The reservations were set up exclusively for the locals, imitating those that the locals had created for themselves in the east. It was a form of removal. The US government had been using it to uproot people from their current habitats and move them to distant areas.
Indians resisted the introduction of the reservations system. For decades, they had got involved in the so-called Indian Wars with the United States Army in the West. In the end, after the defeat in this struggle with the US military forces and the continuing wave of the encroachment of settlers, the tribes agreed as follows. They decided to conclude an agreement on the relocation to the reservation. Native Americans found themselves in the area of arid deserts and farmlands.
The system of reservations was not an ideal way of life for Indians. However, it was the only exit which gave every family a considerable degree of freedom. Each tribe had the right to a new land, protection of its territory, and the right to self-government. The Senate was able to intervene only through negotiations. Moreover, the Indians were still able to live, according to their traditions of individual communities.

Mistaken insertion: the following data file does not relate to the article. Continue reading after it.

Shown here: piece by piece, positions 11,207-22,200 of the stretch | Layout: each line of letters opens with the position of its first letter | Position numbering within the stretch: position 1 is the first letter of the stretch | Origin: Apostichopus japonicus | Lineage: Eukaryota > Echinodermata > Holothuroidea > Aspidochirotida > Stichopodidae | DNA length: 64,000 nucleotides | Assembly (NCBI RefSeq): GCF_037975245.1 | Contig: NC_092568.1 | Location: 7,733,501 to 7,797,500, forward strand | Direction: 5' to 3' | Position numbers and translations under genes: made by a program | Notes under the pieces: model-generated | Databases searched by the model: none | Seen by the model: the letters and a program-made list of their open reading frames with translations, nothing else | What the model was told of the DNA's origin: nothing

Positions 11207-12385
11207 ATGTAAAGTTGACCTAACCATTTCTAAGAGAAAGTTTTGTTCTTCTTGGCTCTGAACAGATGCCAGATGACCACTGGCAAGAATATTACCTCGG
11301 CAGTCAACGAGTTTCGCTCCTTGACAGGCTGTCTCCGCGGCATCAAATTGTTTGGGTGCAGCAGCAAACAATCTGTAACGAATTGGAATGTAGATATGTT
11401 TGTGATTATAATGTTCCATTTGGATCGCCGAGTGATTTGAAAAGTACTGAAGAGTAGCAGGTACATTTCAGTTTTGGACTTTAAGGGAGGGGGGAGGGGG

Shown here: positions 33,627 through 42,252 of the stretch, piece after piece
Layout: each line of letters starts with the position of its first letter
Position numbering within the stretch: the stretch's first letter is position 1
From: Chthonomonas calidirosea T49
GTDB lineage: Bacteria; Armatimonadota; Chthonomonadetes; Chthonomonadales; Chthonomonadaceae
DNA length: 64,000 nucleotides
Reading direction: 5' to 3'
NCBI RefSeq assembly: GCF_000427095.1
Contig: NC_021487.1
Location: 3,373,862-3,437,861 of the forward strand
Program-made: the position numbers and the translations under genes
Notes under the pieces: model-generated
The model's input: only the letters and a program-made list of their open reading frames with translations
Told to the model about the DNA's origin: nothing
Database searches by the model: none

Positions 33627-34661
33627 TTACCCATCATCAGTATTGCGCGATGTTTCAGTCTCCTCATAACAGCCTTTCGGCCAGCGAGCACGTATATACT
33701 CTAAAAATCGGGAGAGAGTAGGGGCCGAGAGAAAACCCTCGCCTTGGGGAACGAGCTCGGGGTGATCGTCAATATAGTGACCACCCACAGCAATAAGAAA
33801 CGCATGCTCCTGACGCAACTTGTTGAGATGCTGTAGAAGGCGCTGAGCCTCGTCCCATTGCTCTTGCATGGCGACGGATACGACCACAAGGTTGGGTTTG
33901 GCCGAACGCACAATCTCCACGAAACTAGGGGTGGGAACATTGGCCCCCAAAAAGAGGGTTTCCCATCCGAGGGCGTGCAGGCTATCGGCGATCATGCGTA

The law obliged and forced them to surrender because the government had allocated the reservations without their consent. Native Americans preached a special ideology, according to which the land was the only thing that they appreciated. The care for the land gave them all that they needed and used. It supported their lives. The land was an embodiment of their existence, identity and environment in which they were living. The Dawes Act was extremely cruel towards Native Americans.
In the late 1880s and early 1890s, the position of farmers on the western outskirts of the Midwest and the old South was terrifying. In the far west, silver miners were unhappy with demonetization of silver since the price for this metal had fallen dramatically. The mood of impoverished farmers and some workers was caught by public figures that made a political organization. On 19 May 1891, it was formed as the People's (Populist) Party.
The supporters of the nascent movement became known as Populists. They were trying to create a party that served primarily the interests of agricultural workers while they vainly hoped to win the support of employees as well. Their opponents were plutocrats who controlled finance and industry as well as the two oldest political parties.